Looks like it does!  When the probes are separated to simulate dry soil (left), the LED is lit.  When the probes are connected by a conductive medium to simulate wet soil (right), the LED goes out. Yay!

Then we replaced the test probes with more appropriately-sized ones, and mounted everything onto the box we made before.

We found out that we had to keep the probe tips pretty close together for the circuit to work properly in the soil, so we secured them with a piece of heat-shrink tubing.

We stuck the probes in the soil and plugged it in.  Then we added about a cup of water, and adjusted the variable resistor until the light went out.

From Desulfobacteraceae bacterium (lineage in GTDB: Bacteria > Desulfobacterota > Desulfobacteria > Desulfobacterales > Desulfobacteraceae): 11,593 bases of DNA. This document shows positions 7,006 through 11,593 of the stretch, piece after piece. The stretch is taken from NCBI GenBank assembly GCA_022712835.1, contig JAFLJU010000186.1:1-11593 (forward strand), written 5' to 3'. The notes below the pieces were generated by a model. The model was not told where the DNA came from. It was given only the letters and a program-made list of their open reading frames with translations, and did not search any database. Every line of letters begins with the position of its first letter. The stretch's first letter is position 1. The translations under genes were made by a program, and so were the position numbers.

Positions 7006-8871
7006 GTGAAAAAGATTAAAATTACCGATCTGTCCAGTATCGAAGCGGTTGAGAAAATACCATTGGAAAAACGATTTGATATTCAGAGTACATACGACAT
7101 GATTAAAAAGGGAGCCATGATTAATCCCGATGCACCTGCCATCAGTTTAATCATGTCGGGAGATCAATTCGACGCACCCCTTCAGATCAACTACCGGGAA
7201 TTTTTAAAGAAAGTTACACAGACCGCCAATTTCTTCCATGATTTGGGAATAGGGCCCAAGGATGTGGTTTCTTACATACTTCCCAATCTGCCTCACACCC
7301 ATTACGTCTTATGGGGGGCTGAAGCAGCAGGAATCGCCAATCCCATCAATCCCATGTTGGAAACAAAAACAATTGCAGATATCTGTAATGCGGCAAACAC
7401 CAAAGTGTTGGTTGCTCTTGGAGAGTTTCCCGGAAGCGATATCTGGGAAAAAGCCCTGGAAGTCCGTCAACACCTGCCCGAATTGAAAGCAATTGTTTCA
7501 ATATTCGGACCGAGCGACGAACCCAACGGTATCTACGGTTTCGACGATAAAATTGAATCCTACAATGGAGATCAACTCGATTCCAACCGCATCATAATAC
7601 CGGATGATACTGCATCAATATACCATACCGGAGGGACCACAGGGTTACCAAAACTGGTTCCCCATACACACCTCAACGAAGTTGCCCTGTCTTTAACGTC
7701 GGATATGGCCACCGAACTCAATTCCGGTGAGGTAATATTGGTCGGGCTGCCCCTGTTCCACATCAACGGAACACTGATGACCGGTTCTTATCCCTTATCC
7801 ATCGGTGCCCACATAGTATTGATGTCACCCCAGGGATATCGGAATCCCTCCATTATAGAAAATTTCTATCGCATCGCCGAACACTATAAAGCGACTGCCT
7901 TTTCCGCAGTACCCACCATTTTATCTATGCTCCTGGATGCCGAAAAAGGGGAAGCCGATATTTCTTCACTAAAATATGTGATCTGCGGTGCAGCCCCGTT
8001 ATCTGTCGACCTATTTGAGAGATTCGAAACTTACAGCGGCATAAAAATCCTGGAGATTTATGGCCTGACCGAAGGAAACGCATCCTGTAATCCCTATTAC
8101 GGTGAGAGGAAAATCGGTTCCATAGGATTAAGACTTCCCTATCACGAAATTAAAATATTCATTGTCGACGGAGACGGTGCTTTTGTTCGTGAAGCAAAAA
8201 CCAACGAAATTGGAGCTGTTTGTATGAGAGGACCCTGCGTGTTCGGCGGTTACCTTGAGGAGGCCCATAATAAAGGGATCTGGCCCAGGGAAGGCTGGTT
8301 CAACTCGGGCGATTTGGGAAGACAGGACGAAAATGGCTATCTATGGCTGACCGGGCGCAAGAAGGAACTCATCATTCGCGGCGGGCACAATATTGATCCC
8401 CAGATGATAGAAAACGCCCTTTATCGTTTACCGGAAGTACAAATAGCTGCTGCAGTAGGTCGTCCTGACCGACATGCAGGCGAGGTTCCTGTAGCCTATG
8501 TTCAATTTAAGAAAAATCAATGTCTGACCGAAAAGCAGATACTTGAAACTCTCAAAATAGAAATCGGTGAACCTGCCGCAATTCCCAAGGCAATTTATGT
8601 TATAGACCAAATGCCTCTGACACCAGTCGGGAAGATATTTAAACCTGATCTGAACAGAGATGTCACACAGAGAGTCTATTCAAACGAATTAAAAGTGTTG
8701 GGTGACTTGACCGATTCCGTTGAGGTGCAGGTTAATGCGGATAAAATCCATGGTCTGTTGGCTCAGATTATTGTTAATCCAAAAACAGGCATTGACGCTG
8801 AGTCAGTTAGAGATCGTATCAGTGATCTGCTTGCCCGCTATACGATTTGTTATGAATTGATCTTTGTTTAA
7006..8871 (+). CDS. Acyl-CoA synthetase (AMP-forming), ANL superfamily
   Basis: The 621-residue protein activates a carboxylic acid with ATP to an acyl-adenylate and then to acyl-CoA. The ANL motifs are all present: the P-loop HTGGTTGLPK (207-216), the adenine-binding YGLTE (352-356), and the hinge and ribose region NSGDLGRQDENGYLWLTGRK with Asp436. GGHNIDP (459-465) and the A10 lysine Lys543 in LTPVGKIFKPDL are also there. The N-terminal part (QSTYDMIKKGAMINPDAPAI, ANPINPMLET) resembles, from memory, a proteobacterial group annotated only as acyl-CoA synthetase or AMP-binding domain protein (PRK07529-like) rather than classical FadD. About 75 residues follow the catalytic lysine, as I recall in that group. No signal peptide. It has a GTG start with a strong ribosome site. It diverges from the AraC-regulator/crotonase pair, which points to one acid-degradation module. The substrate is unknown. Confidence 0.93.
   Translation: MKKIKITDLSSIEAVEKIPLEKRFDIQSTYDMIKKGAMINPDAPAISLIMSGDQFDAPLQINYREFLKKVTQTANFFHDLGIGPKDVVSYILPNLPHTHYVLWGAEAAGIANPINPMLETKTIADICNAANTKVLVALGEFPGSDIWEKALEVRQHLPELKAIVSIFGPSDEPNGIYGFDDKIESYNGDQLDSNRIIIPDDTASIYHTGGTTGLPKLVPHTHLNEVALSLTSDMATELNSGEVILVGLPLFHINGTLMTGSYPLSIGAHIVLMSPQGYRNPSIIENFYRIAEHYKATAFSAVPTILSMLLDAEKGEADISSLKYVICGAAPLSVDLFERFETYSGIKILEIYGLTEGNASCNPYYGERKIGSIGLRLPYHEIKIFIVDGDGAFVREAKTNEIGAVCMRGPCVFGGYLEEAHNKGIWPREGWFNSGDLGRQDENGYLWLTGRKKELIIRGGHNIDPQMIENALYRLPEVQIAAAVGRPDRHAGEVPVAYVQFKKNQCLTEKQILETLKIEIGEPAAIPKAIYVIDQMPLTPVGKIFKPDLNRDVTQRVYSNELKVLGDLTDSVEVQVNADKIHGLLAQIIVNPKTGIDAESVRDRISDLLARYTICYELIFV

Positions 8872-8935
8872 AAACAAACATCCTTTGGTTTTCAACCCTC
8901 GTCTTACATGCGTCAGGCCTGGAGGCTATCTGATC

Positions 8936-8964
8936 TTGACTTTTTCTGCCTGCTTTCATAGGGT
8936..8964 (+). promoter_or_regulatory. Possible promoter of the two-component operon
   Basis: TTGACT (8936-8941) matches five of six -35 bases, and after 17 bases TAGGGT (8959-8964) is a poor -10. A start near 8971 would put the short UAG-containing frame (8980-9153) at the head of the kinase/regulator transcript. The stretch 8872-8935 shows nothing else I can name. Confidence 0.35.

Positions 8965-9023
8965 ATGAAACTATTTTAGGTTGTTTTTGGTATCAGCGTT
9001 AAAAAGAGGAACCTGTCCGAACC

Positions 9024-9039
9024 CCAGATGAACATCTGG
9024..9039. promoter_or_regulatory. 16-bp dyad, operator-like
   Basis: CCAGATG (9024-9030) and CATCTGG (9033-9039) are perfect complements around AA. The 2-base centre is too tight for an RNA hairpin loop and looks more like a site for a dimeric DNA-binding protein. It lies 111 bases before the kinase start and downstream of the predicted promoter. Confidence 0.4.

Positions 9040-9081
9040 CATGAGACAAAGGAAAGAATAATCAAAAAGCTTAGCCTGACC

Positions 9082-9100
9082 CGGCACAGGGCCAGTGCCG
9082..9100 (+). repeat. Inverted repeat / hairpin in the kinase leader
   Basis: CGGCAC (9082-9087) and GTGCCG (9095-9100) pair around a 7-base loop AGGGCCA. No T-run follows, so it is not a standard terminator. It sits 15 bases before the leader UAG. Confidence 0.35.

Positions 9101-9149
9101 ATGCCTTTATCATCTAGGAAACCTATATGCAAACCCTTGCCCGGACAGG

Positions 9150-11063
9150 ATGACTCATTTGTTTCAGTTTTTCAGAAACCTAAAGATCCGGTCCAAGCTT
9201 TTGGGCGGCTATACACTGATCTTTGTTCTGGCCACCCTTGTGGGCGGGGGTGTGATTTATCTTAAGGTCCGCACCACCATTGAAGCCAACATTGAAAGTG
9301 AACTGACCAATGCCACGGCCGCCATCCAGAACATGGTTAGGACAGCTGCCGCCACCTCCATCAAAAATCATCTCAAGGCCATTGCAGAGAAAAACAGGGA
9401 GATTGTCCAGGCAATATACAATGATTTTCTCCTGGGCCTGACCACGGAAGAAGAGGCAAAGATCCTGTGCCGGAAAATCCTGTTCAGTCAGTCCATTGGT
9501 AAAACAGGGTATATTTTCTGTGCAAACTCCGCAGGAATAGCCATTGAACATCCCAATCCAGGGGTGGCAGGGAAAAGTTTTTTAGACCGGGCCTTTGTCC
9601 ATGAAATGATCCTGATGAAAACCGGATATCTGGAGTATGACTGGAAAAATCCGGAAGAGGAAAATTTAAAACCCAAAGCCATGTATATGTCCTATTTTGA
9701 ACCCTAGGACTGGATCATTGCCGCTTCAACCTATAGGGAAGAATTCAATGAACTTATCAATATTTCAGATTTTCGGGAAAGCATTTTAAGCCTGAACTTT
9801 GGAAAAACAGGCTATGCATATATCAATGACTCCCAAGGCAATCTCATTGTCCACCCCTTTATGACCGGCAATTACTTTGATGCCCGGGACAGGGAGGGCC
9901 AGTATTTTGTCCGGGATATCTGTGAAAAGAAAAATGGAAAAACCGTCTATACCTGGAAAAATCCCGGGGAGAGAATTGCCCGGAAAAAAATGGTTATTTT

Freshly watered, and the light is off.  Yay!  It works, even in dirt!

Finally, we added the light source to the tall post in the corner.  We didn't want a big fluorescent light fixture over our little box, but we couldn't find a small fluorescent grow bulb that was the right size.  We ended up settling on a non-fluorescent grow bulb (it seems to be incandescent, but the wattage is pretty low).  It puts off a lot of heat, which is unfortunate.  The fan helps to keep it a little bit cool, but if we were to do this again, we would probably look for a different kind of bulb.  Hopefully it satisfy our neighbors' lettuce capacity!

Have you built any specialized plant-growing devices?  Any ideas for how we could improve ours? (well, improve our neighbors'.)  Let us know in the comments section below!